CM: Jackie kicks ass, man.
BE: (Laughs) Yeah, I think he’s a little humble.
CM: Well, I mean, to the credit of the writers, the writers are very, very good. They come up with some great things. And they allow us to contribute in our own ways. You know, we certainly have conversations about dialogue, about character direction, about things of that nature, but they have given us a really great jumping off place in terms of the story is always really great, the dialogue is bang on, and the action is great. There are minor tweaks, but that’s why you hire people that you really trust. So that when they come up with something, it’s not just a lot of pretentious artist bullshit. So these are good guys to work with, all of them.
BE: So were you aware of the comic book? Not necessarily that familiar with it, but you had heard of it, at least?
CM: Oh, yeah. I mean, I’m old enough to remember the Rick Springfield series. (Laughs) Somebody asked me a crazy question today, like, “I heard that there was a rumor that Rick Springfield was supposed to be doing this one.” I was, like, ‘What are you, goofy? The Human Target in a walker?” (Laughs) Do you know what I mean? But I remember that old show, and…that was pretty bad. But we’re the 2.0 version of that, and it will make you forget about that thing.
BE: You landed pretty quickly on your feet after “Pushing Daisies.”
CM: Yeah, I mean, look, man, I’m a pretty fortunate guy as far as TV is concerned. I mean, I’ve been lucky enough to have been afforded some great opportunities to work with some wonderful people who have treated me well. I try to pay them back in kind by doing a good job and knowing my business and showing up on time. And not being a pain in the ass. And if you can do that, you know, people will remember you. I have a wonderful relationship with Warner Brothers. And having worked with people like Barry Sonnenfeld and Don Reo and Dan Jinks and Bruce Cohen and a couple of Oscar winning producers, you know, if you give them what it is they need, then they remember you. And I’ve been very fortunate. And I’ve got a pretty good agent and a really good manager too, so that don’t hurt. (Laughs)
BE: So when is “The John Larroquette Show” coming out on DVD?
CM: (Snorts) I wish. I really wish it would.
BE: So do I.
CM: Because it was really good, especially the first two seasons. I really loved it then. I mean, I’m hopeful that at some point it will happen. I don’t know what the holdup is. But, you know, we’ll see. Time will tell. I hope so, though.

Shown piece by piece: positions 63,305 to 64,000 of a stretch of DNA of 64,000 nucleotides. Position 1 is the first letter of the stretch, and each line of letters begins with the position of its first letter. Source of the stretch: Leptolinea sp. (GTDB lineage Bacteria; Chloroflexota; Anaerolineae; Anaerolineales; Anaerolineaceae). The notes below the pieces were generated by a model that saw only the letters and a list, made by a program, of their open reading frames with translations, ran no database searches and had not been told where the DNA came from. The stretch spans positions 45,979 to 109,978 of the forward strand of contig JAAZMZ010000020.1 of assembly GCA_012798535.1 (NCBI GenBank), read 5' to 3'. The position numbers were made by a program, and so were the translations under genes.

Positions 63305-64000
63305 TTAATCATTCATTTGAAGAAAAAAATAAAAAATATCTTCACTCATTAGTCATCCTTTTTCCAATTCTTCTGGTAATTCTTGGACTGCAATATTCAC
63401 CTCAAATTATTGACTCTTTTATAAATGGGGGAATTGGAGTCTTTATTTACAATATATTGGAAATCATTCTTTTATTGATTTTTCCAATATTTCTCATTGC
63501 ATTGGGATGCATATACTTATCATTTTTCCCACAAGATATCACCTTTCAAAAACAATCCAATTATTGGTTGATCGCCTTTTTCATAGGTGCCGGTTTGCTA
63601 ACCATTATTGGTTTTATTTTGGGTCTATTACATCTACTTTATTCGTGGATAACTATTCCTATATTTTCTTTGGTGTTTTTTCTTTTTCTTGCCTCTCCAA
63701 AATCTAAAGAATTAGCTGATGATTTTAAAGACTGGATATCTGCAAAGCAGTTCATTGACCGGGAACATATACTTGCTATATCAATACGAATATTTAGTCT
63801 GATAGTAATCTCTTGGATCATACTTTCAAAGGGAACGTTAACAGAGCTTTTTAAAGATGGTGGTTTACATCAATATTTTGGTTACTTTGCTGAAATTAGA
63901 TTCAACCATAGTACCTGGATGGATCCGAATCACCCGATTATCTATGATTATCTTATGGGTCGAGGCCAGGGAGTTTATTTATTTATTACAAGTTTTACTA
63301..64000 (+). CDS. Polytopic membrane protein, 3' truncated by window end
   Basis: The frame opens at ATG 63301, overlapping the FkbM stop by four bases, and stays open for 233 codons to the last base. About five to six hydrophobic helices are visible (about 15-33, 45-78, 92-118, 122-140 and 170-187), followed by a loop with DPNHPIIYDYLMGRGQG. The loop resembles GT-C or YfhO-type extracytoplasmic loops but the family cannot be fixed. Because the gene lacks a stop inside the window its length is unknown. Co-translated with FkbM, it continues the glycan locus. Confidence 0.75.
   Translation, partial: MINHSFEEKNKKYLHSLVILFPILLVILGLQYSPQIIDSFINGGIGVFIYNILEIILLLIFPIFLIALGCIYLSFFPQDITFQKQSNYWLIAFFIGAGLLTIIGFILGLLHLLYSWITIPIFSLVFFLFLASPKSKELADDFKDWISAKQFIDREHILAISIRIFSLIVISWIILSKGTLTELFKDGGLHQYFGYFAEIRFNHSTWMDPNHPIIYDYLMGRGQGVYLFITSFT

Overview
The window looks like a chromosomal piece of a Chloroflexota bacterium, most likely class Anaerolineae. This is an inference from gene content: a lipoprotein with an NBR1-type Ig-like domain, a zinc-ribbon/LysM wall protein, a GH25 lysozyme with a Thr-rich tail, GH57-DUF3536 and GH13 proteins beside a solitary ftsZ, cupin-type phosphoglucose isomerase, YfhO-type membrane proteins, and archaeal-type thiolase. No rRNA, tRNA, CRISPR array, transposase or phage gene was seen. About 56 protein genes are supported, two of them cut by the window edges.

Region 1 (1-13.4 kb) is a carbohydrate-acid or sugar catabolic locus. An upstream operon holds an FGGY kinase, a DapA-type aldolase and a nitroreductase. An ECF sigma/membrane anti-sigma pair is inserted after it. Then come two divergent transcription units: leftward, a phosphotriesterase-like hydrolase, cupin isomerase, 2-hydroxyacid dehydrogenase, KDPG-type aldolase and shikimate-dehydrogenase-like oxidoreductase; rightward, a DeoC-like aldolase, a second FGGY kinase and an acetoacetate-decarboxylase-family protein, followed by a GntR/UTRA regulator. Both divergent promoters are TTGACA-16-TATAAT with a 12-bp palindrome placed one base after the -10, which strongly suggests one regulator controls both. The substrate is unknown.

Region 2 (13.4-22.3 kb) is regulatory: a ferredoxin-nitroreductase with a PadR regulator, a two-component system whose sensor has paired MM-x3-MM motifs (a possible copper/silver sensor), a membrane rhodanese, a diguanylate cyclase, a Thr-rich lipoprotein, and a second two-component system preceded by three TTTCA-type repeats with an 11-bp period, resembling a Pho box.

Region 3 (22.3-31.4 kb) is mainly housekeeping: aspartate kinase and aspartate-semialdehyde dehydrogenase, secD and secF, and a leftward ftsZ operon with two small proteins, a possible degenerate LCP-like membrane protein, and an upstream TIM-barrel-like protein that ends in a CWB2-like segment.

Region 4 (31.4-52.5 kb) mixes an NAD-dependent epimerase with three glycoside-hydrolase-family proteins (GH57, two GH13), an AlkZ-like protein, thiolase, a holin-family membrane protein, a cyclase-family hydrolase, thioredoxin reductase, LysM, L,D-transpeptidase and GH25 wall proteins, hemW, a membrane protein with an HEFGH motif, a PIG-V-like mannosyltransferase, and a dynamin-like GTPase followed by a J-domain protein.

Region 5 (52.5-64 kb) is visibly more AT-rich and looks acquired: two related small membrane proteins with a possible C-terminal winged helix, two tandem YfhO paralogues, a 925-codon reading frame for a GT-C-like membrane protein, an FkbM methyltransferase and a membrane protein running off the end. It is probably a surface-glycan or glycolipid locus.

BE: It was a nice, quirky sitcom at a time when sitcoms weren’t really that quirky.
CM: Exactly. What’s funny about it is that I think that show might have been a little ahead of its time, you know? You couldn’t have made a “Modern Family” during the time that we were making “The John Larroquette Show.” And “Modern Family” is brilliant. I’m just glad to see TV starting to turn back to its real roots of entertainment and really good writing and really good acting. And, I mean, they’ve got to compete. Networks have to compete, because when you’ve got shows like “Breaking Bad” on AMC, or “Damages” and shows like that on FX and on various cable outlets, people are turning to it, man. And you don’t have to have 15 million people watching “Breaking Bad.” You can get a tenth of that and stay on the air. So they’ve got to compete if they want to continue to have their audience.
BE: What’s your favorite project that you have worked on that didn’t the love that you thought it deserved?
CM: Probably “Daisies,” because I had the most fun on it. Because I really got a chance to do comedy, and I really got a chance to just have a good time. I was really having a good time. I was having a ball when I was playing Emerson. But, you know, I mean, that’s life in show business man. I mean, you just can’t become so emotionally invested in any project, because you just never know what is going to happen, you know?
CM: And the audience is the audience ,and they are going to…my job is to do my job. Their job is to love it or hate it. So there it is, man.
BE: Let me bring it full circle, mostly because I’m a TV geek and I really am curious: with “The Secret Diary of Desmond Pfeiffer,” when you originally got the job…
CM: I loved it. I had a great time doing that, too. I had a lot of fun doing that.
BE: When I talked to Darryl about “Homeboys,” he said that that show was originally a really smart and clever comedy, but then it fell apart almost immediately when the executives wanted to make it a lame “Planet of the Week”-type scenario.
BE: Was there a time when “Desmond Pfeiffer” was clever and you really thought it had a shot?
CM: I think it was all the way. I think that what happened was this whole thing came up because people get emotional and somebody touched a hot button. Here comes Jesse Jackson, and the next thing you know, you’re in the middle of a fucking circus. So there are guys like that that just wait for opportunities to go and just basically advance their own agenda. So what can you do, you know what I mean? But it is what it is. It’s part of my television career. It didn’t kill my career. so all’s well that ends well.